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Dual Degree Value

Dual Degree Value

Dual Degree Value

Hey Everybody,

I'm new to the forum here so excuse me if there has already been a post about this.

Let me explain my situation and I hope one of you more experienced individuals will be able to give advice as to my career path.

I'm currently enrolled in a 4+1 mechanical engineering program at an ABET accredited school. I have 2 years left until I receive both my bachelors and masters in mechanical engineering. The masters will have an emphasis in energy and thermofluids. If I decided to drop the program I'll have 1 year until I receive my bachelor's in ME.

I'm curious about the value of having the 5 year degree. Will my master's in this type of program hold as much weight as the traditional 2 year master's degree that is more common?

Mainly I'm worried about how marketable I'll be as a fresh grad with no experience and a dual degree under my belt. Will it be detrimental for me to continue with the 4+1? Should I just graduate with my bachelors, work for a couple of years and then get my master's else where?

I've read some similar threads to this but they aren't exactly like my situation. Any advice/insight is appreciated.

RE: Dual Degree Value

Considering that most students are getting their BS degrees in 5+ years, I think you are better off staying with the program. Getting both degrees in a 5 year period will tell potential employers that you are motivated. As far as being marketable, you should pursue part-time, co-op, or intern experience in an engineering capacity.

RE: Dual Degree Value

When applying for your first job after graduating somebody may read your transcript and understand that you didn't do a 2 year MEng, and possibly mark you down a bit for that.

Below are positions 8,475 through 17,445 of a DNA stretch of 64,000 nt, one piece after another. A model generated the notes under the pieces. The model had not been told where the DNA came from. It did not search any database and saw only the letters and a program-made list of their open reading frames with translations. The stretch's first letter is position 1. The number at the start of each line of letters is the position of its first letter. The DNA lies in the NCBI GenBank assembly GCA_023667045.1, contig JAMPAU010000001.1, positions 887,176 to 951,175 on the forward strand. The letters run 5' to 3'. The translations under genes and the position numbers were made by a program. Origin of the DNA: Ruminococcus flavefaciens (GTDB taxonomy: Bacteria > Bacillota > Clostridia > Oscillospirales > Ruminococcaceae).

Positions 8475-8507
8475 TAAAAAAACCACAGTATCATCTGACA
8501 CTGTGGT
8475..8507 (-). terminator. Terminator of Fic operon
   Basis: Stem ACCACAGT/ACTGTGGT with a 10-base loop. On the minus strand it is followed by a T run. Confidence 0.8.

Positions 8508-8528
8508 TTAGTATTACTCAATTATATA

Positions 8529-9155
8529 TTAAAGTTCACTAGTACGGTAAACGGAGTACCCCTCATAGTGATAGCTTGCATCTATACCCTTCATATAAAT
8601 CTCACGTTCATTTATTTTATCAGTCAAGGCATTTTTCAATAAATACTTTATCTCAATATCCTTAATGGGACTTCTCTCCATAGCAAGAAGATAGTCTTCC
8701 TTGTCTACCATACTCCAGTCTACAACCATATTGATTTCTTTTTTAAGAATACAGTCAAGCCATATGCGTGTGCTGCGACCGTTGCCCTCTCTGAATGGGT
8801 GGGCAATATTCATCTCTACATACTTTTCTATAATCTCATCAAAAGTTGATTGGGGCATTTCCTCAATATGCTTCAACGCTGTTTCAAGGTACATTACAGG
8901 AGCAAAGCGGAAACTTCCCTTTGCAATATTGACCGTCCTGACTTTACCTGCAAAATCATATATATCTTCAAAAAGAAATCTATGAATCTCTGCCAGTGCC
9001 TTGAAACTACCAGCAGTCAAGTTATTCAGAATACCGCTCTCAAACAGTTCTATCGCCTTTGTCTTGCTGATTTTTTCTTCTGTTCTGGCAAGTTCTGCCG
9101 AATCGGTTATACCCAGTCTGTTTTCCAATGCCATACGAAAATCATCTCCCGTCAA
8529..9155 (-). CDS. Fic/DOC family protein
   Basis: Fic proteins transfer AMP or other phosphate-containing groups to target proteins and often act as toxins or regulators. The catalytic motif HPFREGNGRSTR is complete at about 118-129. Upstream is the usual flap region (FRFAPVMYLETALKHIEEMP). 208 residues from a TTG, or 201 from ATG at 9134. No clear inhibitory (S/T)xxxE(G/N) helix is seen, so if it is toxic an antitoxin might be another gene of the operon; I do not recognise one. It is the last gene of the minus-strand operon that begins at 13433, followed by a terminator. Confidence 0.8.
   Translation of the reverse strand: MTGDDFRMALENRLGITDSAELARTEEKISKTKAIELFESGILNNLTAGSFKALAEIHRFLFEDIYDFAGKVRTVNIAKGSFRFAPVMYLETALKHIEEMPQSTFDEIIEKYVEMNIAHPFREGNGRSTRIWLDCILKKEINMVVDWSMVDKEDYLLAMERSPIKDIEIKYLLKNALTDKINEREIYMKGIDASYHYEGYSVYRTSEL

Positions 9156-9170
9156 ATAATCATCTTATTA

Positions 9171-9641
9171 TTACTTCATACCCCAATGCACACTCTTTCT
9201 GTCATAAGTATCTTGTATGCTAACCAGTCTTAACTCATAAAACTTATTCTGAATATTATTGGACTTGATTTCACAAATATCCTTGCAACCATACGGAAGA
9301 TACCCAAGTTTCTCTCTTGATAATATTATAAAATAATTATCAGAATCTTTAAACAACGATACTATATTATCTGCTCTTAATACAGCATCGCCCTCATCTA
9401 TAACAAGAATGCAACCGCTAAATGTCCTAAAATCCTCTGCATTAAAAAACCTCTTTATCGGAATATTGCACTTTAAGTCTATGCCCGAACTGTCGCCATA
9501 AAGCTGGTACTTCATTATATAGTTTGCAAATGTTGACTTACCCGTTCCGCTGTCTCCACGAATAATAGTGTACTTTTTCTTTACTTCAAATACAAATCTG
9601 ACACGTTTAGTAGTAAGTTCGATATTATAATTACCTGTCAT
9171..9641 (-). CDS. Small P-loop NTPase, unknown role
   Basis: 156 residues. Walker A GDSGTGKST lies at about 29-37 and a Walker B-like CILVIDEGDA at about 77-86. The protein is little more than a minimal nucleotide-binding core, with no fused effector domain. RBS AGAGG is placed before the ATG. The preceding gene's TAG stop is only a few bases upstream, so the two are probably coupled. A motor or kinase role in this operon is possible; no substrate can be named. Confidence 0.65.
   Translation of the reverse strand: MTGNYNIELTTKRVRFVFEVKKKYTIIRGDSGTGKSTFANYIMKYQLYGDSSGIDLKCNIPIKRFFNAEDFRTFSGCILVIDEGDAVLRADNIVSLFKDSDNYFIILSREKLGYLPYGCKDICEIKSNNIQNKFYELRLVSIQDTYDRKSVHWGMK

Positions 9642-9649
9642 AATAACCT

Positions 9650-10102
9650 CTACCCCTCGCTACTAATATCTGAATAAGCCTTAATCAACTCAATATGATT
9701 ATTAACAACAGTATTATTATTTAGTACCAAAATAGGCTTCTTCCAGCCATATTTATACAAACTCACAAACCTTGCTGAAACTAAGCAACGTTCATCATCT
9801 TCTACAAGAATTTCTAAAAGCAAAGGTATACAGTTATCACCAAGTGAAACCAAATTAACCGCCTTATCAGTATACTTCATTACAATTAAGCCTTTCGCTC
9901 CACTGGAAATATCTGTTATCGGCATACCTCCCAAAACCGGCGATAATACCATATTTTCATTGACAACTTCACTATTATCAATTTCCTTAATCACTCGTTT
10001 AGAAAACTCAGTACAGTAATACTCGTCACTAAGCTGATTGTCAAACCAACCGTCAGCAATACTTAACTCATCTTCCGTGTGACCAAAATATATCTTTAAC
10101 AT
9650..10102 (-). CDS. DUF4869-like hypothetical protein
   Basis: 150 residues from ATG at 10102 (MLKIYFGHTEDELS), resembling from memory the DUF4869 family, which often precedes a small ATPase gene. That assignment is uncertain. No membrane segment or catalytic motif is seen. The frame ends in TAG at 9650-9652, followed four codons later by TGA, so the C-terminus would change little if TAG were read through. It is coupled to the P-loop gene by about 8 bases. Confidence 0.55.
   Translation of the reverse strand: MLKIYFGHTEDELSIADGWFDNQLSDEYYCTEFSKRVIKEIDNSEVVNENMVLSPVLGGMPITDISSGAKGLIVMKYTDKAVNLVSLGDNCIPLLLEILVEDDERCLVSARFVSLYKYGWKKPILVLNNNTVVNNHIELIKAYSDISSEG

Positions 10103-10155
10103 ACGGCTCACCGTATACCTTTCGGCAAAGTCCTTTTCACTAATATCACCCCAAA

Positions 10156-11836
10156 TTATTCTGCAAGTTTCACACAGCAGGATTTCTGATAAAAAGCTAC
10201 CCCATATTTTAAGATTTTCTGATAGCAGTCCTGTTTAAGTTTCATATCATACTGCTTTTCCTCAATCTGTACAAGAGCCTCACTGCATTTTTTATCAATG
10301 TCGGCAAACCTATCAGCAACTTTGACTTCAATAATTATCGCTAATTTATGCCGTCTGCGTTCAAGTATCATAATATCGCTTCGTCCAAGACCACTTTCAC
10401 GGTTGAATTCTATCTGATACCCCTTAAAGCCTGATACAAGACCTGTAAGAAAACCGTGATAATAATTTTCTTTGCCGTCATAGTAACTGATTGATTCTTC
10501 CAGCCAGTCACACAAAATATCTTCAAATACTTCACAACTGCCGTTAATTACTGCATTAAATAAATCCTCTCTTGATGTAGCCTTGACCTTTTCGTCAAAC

By your second job all they'll see is MEng and tick the box.

Stick with it.


Greg Locock

New here? Try reading these, they might help FAQ731-376: Eng-Tips.com Forum Policies http://eng-tips.com/market.cfm?

RE: Dual Degree Value

Put in the effort now while you are young and Life hasn't caught up to you yet - I've too many colleagues burning the candle at both ends getting advanced degrees part-time while still coaching kid's soccer, remodel house, etc.

RE: Dual Degree Value

Finish it now.
One of the reasons for the 4+1 is so you can keep your tuition assistance-many programs won't pay for grad work, so by holding off on being awarded the bachelor's until year 5, you are still eligible for undergrad assistance.

It gets harder to go back for the Master's once you are working.

RE: Dual Degree Value

I will say I am glad I didn't go straight through, but worked for a few years first. I had the time to learn what I didn't know, and my masters' program was WAY more practical than my undergrad, so I'm glad I went somewhere else for the second degree.

I agree that a co-op or internship would be good. If you're motivated and can stay focused for a 5th year, then fine. For me, though, I needed a bit of time between degrees to figure out how real-world engineering works, and honestly, to have a break from the constant studying.

RE: Dual Degree Value

In my experience, employers in the private sector outside of research don't pay attention to what "kind" of masters degree you have. They see "masters" and the school and that's it.

Hydrology, Drainage Analysis, Flood Studies, and Complex Stormwater Litigation for Atlanta and the South East - http://www.campbellcivil.com

RE: Dual Degree Value

Thank you all for your replies! I think I'm going to stick it out and get the MS.

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